Black Venus invites the audience to explore the Black female image from the late 1700s to the present.
Black Venus is a visual art exhibition exploring Black womanhood across history in visual culture. This exhibition features works from 19 artists who celebrate Black beauty, reflect on Black feminity, and the shaping of Black women in public memory in the past and present.
Curated by Aindrea Emelife, Black Venus departs from the Hottentot Venus, the colonial stage name for Saartje Baartman. Saartje Baartman was a South African woman who was exhibited in the 19th-century Europe colonial era. Hottentot Venus then was attributed to a similar woman exhibition. The women were objects of the exhibition for their ‘uncommon’ body type in Western Europeans’ eyes. The women become objects both of scientific curiosity and more often racist bias and erotic projection.
Black Venus exhibition featuring the archive of Baartman and other historical Black women in visual culture, including several of today’s most influential Black image-makers who deal with the complex narratives of Black femininity.
In contrast with the archival of Black women in visual narrative from the 1790s, the contemporary works, including photography, sculpture, mixed media works, and film, depict the Black women’s empowerment. The exhibition invites the audience to explore the Black female image from the late 1700s to the present, “to confront the racial and sexual objectification”, but also Black women’s resistance against oppression. Through revisiting the past, the audience is expected “to see how far we have come, so we can look to the future”, says Emelife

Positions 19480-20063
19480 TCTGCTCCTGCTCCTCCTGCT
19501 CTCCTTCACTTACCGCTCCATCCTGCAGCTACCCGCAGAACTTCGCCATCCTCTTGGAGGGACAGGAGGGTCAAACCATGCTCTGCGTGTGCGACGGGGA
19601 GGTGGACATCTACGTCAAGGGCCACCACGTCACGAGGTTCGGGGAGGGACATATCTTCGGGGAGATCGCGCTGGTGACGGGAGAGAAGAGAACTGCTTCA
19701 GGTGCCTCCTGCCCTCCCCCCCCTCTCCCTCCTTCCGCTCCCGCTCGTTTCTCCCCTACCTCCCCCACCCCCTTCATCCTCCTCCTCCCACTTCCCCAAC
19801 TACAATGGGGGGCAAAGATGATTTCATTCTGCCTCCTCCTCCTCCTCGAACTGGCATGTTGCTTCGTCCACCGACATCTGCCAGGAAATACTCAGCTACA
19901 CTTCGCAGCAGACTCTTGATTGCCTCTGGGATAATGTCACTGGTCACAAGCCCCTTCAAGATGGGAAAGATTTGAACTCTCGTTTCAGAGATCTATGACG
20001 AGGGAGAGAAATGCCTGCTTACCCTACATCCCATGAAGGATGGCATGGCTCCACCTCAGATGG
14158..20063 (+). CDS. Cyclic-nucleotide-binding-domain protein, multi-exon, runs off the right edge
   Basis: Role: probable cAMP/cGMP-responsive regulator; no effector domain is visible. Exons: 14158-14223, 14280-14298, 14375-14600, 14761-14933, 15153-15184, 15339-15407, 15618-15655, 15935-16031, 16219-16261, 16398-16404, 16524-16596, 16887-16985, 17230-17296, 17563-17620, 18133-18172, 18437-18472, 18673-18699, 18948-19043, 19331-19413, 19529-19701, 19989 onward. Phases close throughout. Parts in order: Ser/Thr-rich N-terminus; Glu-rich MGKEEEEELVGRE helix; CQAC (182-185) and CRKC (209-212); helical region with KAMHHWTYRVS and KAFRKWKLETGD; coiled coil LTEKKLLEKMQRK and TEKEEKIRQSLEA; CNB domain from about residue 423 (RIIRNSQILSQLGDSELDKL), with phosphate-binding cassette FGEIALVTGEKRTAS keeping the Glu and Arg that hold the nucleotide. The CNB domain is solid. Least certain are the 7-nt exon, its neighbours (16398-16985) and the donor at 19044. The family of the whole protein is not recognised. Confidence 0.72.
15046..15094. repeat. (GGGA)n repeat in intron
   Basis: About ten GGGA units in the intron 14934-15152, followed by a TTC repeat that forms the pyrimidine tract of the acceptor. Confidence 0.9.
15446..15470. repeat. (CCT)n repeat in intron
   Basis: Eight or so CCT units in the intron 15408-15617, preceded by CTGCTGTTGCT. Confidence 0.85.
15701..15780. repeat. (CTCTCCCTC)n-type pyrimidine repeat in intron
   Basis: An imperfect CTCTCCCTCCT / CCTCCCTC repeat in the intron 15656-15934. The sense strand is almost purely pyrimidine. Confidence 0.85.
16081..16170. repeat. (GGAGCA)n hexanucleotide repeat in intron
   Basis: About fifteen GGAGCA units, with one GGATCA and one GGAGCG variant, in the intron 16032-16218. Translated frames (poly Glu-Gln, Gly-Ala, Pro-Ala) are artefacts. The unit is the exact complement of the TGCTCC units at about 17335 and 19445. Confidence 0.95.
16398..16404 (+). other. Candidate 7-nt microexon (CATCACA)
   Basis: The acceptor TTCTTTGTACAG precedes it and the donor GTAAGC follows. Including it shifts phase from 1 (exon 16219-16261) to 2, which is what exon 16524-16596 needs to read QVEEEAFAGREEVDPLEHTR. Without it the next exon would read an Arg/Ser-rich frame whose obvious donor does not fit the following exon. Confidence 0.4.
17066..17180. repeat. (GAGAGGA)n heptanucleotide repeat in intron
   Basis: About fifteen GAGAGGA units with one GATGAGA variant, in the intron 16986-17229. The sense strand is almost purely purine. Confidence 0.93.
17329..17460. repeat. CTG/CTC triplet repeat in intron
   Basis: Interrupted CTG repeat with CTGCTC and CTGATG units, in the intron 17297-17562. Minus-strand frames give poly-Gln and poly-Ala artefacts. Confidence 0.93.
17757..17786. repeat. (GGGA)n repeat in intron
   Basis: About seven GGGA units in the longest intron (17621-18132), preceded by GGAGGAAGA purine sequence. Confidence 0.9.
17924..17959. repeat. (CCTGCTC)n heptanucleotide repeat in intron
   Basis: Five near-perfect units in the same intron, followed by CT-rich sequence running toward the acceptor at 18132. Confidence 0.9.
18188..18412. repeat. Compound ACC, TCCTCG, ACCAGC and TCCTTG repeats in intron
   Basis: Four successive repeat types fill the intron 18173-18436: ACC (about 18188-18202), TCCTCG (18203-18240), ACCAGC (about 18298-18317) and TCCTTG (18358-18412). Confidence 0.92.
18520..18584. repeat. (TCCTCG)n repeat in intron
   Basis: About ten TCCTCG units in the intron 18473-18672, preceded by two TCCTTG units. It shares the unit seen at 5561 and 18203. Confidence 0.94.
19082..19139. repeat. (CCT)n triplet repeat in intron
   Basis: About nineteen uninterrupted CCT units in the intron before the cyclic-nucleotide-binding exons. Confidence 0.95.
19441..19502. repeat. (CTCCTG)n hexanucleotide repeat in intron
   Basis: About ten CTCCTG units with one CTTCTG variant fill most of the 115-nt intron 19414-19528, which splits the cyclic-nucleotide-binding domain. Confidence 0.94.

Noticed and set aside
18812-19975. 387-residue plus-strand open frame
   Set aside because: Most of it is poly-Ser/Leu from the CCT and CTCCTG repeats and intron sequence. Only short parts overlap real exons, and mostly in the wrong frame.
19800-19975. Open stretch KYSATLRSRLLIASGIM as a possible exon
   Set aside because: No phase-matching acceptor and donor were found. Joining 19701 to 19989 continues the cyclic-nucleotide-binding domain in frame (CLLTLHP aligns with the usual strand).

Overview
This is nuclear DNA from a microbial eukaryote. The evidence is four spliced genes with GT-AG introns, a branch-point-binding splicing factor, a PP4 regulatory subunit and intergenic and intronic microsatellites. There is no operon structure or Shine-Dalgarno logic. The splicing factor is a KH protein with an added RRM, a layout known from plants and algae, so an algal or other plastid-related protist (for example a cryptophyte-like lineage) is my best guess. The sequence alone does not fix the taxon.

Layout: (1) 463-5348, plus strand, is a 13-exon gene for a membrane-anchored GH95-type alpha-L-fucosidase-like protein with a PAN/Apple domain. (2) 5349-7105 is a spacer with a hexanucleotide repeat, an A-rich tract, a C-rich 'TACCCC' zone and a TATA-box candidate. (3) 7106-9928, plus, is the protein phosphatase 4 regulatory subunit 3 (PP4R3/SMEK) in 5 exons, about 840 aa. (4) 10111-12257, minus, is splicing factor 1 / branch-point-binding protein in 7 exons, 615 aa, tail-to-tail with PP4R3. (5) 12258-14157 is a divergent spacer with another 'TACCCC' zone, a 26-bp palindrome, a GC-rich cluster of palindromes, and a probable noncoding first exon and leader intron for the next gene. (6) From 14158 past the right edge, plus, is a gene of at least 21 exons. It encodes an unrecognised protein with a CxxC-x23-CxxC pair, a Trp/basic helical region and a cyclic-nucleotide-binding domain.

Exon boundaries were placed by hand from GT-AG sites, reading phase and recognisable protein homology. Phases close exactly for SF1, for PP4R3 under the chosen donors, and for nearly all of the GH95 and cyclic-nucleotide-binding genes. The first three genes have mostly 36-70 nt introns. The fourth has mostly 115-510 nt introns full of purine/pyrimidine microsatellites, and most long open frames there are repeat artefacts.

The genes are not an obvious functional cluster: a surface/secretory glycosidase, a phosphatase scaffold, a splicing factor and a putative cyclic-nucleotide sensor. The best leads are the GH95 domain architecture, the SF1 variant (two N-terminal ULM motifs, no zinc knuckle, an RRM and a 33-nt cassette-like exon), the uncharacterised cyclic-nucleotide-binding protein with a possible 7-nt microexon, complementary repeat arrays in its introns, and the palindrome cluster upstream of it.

Coreen Simpson, Black Girl with Eye, 1992 from About Face series. Courtesy of Artist.
Ayana V. Jackson, Anarcha, 2017. Courtesy of Artist.
Nineteen international artists who participate in the Black Venus exhibition are: Sadie Barnette, Widline Cadet, Shawanda Corbett, Renee Cox, Ayana V. Jackson, Deana Lawson, Zanele Muholi, Jenn Nkiru, Amber Pinkerton, Tabita Rezaire, Coreen Simpson, Ming Smith, Maud Sulter, Kara Walker, Carrie Mae Weems, Alberta Whittle, Carla Williams, Mickalene Thomas, and Deux Femmes Noires.
© Zanele Muholi, courtesy of Yancey Richardson, New York, and Stevenson, Capetown and Johannesburg – Miss Lesbian I, Amsterdam, from the series Miss (Black) Lesbian, 2009.
Kara Walker, Walker Fons Americanus, 2019. Copyright: Kara Walker, Courtesy of Sikkema Jenkins; Spruth Magers.
Their artworks portray “the Black woman is resilient, powerful, soft, luxurious, queer, disabled, a fashion icon, ethereal, mother, daughter, friend, and lover.” According to Emelife, “Black Venus is a feeling. It is a valiant call to action, to be seen and to celebrate in Black women; their aspirations, convictions, contributions and how perceptions of Black womanhood have shifted over time.” This exhibition also reclaimed the agency of Black women.
Black Venus curated by Aindrea Emelife, is on view at Fotografiska New York, from 13 May to 21 August 2022.